Desirée Valadares

Assistant Professor | Starting July 2022

Research Area

Education

PhD Candidate, UC Berkeley
M.Arch, McGill University
MLA, University of Guelph
B.Arts Sc., McMaster University

About

Joining UBC Geography in July 2022

My research and teaching focus on territoriality, occupation and empire in Canada and the non-contiguous US.

In my current project, I study transpacific social (redress) movements and subsequent calls for the preservation / conservation of Second World War sites in Hawai’i, Alaska and British Columbia. I rely on field-based, archival research methods and work alongside heritage professionals, community organizations and other interested groups.

This project frames histories of colonization, western imperialism, and militarism in Asia-Pacific and the Arctic as interconnected struggles and reveals how these dynamics shape Asian migrant and Indigenous relationships to land in North America. I argue for a new heritage politics attuned to competing and overlapping Asian settler war memories of unjust incarceration and unresolved Indigenous (Pacific Islander, Alaska Native and Coast Salish) land claims.

I am trained as a landscape architect and architectural historian. I remain active in debates on land use and heritage conservation policy in Canada and the US.

Currently, I serve on the Canadian Society of Landscape Architects (CSLA) Cultural and Historic Landscapes Committee and ICOMOS Canada’s (International Council on Monuments and Sites) Heritage Policy Standing Committee.

Previously, I worked as an intern landscape architect in Toronto and Edinburgh. More recently, I worked in San Francisco, Honolulu, Sitka/ Juneau, and Washington D.C on projects related to historic preservation, racial/ethnic minority and Indigenous histories, and community memory.


Desirée Valadares

Assistant Professor | Starting July 2022
email

PhD Candidate, UC Berkeley
M.Arch, McGill University
MLA, University of Guelph
B.Arts Sc., McMaster University

Joining UBC Geography in July 2022

My research and teaching focus on territoriality, occupation and empire in Canada and the non-contiguous US.

In my current project, I study transpacific social (redress) movements and subsequent calls for the preservation / conservation of Second World War sites in Hawai'i, Alaska and British Columbia. I rely on field-based, archival research methods and work alongside heritage professionals, community organizations and other interested groups.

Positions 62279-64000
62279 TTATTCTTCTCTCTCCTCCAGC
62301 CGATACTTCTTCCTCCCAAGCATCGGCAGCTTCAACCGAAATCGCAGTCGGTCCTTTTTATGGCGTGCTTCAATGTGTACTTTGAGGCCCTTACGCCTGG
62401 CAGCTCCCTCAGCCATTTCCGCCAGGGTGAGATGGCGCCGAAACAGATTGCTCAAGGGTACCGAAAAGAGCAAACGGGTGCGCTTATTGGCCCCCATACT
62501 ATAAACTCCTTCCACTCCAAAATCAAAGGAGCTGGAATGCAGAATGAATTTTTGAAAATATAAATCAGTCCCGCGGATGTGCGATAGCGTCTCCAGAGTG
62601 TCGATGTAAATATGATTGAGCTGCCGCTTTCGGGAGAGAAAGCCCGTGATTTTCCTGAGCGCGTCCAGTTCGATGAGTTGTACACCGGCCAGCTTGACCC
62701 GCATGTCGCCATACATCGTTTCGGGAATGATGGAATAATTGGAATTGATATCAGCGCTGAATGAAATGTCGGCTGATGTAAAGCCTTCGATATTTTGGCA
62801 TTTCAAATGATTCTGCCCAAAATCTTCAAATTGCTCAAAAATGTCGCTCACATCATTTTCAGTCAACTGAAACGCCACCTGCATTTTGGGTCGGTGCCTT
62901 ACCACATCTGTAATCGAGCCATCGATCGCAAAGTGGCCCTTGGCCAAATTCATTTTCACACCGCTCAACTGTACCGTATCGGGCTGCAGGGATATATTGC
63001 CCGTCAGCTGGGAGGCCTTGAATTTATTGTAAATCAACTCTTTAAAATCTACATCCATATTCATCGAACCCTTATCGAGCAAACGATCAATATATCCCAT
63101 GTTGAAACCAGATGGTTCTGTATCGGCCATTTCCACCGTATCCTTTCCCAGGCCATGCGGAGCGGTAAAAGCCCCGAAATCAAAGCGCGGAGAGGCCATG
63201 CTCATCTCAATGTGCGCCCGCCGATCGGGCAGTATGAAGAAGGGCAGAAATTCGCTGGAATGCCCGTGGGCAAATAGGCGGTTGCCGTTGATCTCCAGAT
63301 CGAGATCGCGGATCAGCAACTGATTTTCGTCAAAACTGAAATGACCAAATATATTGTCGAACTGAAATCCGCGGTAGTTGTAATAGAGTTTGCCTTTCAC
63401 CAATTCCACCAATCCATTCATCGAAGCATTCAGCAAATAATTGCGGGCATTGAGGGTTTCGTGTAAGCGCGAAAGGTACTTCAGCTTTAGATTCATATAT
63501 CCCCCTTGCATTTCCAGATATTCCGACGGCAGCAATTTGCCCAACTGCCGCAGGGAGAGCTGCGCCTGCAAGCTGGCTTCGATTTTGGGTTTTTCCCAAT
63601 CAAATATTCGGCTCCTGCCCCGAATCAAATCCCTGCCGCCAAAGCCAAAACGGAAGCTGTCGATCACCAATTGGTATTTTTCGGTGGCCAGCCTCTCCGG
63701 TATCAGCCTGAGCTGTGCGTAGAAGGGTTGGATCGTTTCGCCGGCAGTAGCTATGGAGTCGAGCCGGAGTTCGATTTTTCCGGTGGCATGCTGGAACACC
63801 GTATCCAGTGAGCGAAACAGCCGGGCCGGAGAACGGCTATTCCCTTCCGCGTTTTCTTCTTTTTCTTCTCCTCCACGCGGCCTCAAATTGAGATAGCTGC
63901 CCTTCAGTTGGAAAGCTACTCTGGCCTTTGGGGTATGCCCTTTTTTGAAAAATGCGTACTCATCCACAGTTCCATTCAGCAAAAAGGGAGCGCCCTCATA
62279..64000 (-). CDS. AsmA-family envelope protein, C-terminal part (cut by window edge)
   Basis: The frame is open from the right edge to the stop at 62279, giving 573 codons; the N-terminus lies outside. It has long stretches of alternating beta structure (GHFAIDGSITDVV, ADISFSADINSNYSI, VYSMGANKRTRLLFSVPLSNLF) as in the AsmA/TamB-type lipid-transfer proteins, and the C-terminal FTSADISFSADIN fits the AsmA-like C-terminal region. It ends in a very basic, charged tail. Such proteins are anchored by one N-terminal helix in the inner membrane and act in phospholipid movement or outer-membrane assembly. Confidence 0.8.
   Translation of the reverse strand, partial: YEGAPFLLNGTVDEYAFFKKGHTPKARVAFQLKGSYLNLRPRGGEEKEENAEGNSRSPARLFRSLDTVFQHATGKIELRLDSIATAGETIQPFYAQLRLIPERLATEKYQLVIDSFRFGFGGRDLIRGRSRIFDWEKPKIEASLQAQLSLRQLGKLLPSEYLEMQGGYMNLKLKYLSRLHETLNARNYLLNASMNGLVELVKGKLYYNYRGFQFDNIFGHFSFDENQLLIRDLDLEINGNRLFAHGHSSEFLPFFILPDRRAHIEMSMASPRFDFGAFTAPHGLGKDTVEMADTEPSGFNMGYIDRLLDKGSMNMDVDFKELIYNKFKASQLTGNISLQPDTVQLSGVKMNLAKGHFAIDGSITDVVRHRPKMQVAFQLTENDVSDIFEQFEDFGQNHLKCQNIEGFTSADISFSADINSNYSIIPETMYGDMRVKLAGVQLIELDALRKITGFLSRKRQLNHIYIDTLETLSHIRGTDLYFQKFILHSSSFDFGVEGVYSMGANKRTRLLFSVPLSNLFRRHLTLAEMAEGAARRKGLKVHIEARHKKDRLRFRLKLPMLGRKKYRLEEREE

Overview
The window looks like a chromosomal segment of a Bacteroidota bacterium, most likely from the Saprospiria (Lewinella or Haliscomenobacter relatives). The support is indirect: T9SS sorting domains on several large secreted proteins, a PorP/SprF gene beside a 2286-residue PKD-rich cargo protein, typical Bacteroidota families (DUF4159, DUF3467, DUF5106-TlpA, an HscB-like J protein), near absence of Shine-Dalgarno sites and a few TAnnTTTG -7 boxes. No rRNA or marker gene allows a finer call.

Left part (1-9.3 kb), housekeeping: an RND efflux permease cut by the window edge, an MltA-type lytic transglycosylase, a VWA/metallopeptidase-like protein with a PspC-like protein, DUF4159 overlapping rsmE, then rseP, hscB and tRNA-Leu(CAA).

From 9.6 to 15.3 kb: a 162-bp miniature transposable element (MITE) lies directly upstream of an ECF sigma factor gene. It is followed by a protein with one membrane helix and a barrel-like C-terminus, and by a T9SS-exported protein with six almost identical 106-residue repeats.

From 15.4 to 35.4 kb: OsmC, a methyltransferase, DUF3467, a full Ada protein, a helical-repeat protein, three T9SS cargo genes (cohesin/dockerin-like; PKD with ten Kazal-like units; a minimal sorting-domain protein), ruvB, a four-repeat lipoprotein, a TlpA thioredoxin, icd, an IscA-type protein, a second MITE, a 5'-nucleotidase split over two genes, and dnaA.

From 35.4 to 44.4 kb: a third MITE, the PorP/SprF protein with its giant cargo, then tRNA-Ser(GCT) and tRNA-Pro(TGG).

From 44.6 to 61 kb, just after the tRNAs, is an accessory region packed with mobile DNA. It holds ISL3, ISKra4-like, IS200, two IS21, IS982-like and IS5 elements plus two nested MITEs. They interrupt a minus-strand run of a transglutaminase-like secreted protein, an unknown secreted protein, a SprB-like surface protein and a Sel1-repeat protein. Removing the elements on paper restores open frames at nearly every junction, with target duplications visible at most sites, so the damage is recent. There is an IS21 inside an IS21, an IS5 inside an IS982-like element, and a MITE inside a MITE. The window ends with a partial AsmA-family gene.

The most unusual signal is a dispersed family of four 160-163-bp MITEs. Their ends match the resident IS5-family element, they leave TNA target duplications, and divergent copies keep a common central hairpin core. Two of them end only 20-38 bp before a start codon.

This project frames histories of colonization, western imperialism, and militarism in Asia-Pacific and the Arctic as interconnected struggles and reveals how these dynamics shape Asian migrant and Indigenous relationships to land in North America. I argue for a new heritage politics attuned to competing and overlapping Asian settler war memories of unjust incarceration and unresolved Indigenous (Pacific Islander, Alaska Native and Coast Salish) land claims.

I am trained as a landscape architect and architectural historian. I remain active in debates on land use and heritage conservation policy in Canada and the US.

Currently, I serve on the Canadian Society of Landscape Architects (CSLA) Cultural and Historic Landscapes Committee and ICOMOS Canada's (International Council on Monuments and Sites) Heritage Policy Standing Committee.

Previously, I worked as an intern landscape architect in Toronto and Edinburgh. More recently, I worked in San Francisco, Honolulu, Sitka/ Juneau, and Washington D.C on projects related to historic preservation, racial/ethnic minority and Indigenous histories, and community memory.

Desirée Valadares

Assistant Professor | Starting July 2022
email

PhD Candidate, UC Berkeley
M.Arch, McGill University
MLA, University of Guelph
B.Arts Sc., McMaster University

Joining UBC Geography in July 2022

My research and teaching focus on territoriality, occupation and empire in Canada and the non-contiguous US.

In my current project, I study transpacific social (redress) movements and subsequent calls for the preservation / conservation of Second World War sites in Hawai'i, Alaska and British Columbia. I rely on field-based, archival research methods and work alongside heritage professionals, community organizations and other interested groups.

This project frames histories of colonization, western imperialism, and militarism in Asia-Pacific and the Arctic as interconnected struggles and reveals how these dynamics shape Asian migrant and Indigenous relationships to land in North America. I argue for a new heritage politics attuned to competing and overlapping Asian settler war memories of unjust incarceration and unresolved Indigenous (Pacific Islander, Alaska Native and Coast Salish) land claims.

I am trained as a landscape architect and architectural historian. I remain active in debates on land use and heritage conservation policy in Canada and the US.

Currently, I serve on the Canadian Society of Landscape Architects (CSLA) Cultural and Historic Landscapes Committee and ICOMOS Canada's (International Council on Monuments and Sites) Heritage Policy Standing Committee.

Previously, I worked as an intern landscape architect in Toronto and Edinburgh. More recently, I worked in San Francisco, Honolulu, Sitka/ Juneau, and Washington D.C on projects related to historic preservation, racial/ethnic minority and Indigenous histories, and community memory.